NEW HAVEN — Forget health care — Connecticut hospitals are “wired.”
Hospital & Health Networks magazine’s annual “Most Wired” list of the nation’s hospitals that have used information technology to improve patient care quality and safety has conferred “most wired” honors on 11 hospitals in the state, including Waterbury Hospital.
But it was the Yale New Haven Health System that was given the distinction of “Most Wired Advanced” for its IT network system. The magazine survey examines hospital initiatives that share health information needed by doctors and patients, support delivery of care and reduce the likelihood of medical errors.
Other Connecticut hospitals to make the grade included Middlesex Hospital in Middletown, MidState Medical Center in Meriden, Hartford Hospital and Norwalk Hospital.
NEW HAVEN — Entrepreneurs local and statewide took home $10,000 prizes to help further their startups at the latest round of CTNext’s Entrepreneur Innovation Awards (EIA).
New Haven-based medical device developer 109 Design earned a $10,000 prize as well as an additional $2,000 as “Judges’ Favorite” for development of a device and smart phone application that gathers and relays data to parents, physicians and patients to incentivize wearing a back brace for those with scoliosis.
Fresh Farm Aquaponics, an aquaponic farm in South Glastonbury, received an extra $2,000 in addition to its prize as the “Crowd Favorite.” Aquaponics is a farming method that raises fish and plants together in a sustainable ecosystem.
Other $10,000 prize winners were: Why Science of New Haven, which is developing a cloud-based educational program to improve learning; Enviroworks (East Hartford), developers of a hydrogen on-demand system to power trucks without using more diesel fuel; Vesselon (Darien), developing a device to treat stroke victims before they reach the hospital; Lab Candy (New Haven), a student-run startup aiming to get girls interested in science through fashionable lab gear; Genius Box (Shelton), an interactive tool to bolster young students’ STEM education; Avitus Orthopaeidcs (Farmington), designers of a minimally invasive tool for harvesting bone grafts; Reconstructive Solutions (Southport) is developing a less visible skin stapler for use in plastic surgery operations; and Engel Power (East Hampton) is developing a solid fuel gasification system using locally sourced raw material like feedstock.
CTNext is the name of Connecticut’s Innovation Ecosystem, established in 2011 to support and foster entrepreneurial growth in the state. The first EIA awards were held in February 2014; the next will be in October (date and location to be announced), and eligible Connecticut-based startups can apply at ctnext.com/eia.
New state legislation is aiming to make it easier for library patrons to access popular books in electronic form.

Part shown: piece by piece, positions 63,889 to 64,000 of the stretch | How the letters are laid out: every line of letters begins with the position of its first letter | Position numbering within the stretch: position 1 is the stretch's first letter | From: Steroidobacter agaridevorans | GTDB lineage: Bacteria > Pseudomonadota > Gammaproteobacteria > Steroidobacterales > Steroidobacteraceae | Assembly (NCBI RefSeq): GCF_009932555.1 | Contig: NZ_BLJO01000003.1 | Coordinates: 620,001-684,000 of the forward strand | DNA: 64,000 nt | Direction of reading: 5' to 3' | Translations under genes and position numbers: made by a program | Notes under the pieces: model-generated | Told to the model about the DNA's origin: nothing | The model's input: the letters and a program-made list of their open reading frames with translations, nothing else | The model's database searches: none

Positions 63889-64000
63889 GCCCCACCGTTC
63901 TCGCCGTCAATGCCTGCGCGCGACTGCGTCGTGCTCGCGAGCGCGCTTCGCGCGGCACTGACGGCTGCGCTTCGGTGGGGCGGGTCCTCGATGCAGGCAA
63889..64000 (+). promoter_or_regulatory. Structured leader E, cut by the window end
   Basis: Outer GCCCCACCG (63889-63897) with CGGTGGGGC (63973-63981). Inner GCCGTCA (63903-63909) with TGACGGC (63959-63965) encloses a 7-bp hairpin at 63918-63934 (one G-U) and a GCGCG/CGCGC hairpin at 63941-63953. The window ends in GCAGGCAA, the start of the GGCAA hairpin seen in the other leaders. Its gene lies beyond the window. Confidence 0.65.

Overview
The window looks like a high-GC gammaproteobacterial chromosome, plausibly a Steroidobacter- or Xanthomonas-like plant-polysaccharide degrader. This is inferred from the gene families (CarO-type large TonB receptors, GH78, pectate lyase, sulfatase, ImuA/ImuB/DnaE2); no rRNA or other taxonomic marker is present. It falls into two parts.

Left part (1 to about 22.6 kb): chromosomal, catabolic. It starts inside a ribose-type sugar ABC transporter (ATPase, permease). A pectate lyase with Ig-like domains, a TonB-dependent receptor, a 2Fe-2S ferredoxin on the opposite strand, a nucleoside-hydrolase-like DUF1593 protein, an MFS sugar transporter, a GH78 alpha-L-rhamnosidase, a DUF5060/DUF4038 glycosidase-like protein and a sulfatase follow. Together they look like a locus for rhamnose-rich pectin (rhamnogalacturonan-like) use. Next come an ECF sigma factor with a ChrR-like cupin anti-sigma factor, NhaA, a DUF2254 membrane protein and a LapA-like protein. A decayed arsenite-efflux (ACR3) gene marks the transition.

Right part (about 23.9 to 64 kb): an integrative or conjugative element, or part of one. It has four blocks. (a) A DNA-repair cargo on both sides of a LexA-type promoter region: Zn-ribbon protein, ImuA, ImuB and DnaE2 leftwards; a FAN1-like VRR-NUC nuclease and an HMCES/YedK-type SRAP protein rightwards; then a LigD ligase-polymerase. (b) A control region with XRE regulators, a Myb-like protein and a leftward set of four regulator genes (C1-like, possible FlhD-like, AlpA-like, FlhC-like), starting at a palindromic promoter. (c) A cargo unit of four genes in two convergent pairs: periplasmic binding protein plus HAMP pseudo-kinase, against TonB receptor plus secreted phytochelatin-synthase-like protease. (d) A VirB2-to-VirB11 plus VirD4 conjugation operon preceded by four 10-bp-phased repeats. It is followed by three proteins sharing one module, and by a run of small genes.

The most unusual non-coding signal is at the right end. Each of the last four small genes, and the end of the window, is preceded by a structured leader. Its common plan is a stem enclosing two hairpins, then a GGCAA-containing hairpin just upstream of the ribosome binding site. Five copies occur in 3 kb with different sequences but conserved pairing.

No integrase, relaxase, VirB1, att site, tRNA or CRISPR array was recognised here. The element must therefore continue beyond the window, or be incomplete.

“An Act Concerning a State-wide Platform for Distribution of Electronic Books” (P.A. 14-82) authorizes the Connecticut State Library to set up a system-wide platform of distributing e-books to libraries.
A Department of Consumer Protection study last year found that while most state libraries offered some e-books to patrons, many of the most popular titles were either not available or only at prices above consumer price. Act 14-82 stipulates consistent availability statewide as well as fair pricing for libraries, enabling them to provide more titles.
Connecticut Innovations Inc.’s (CII) ongoing support of and investment in the state’s technology and startup sectors has earned it a spot on Entrepreneur.com’s list of the Top 100 Venture Capital Firms in the country.
CII came in at No. 66 on the list with 70 investment deals totaling $63.3 million. The top spot went to Silicon Valley firm Andreessen Horowitz, which had 82 deals in 2013 valued at $667.4 million.
The VC100 ranks the top venture capital firms based on total capital invested in seed or early-stage deals in the U.S. in 2013. The figures were sourced from global private equity and venture capital data firm PitchBook.
NEW HAVEN — The Elm City law firm of Reid & Riege has launched an “M&A Deals Insider” blog, madealsinsider.com. The blog’s purpose is keeping readers connected to the world of mergers and acquisitions, including recurring issues and current developments. Blog posts are authored by attorneys in the firm’s Business Law Practice Area. In addition, “M&A Deals Insider” allows readers to perform their own due diligence on members of R&R’s M&A team.
“M&A Deals Insider” is intended to provide practical and timely advice for entrepreneurs, closely held and family businesses, publicly traded companies, and those who finance all of them, to help guide them through business transactions. R&R partners say they hope business brokers, investment bankers, accountants and attorneys in the M&A bar will use the blog as a resource for their own needs and those of their clients.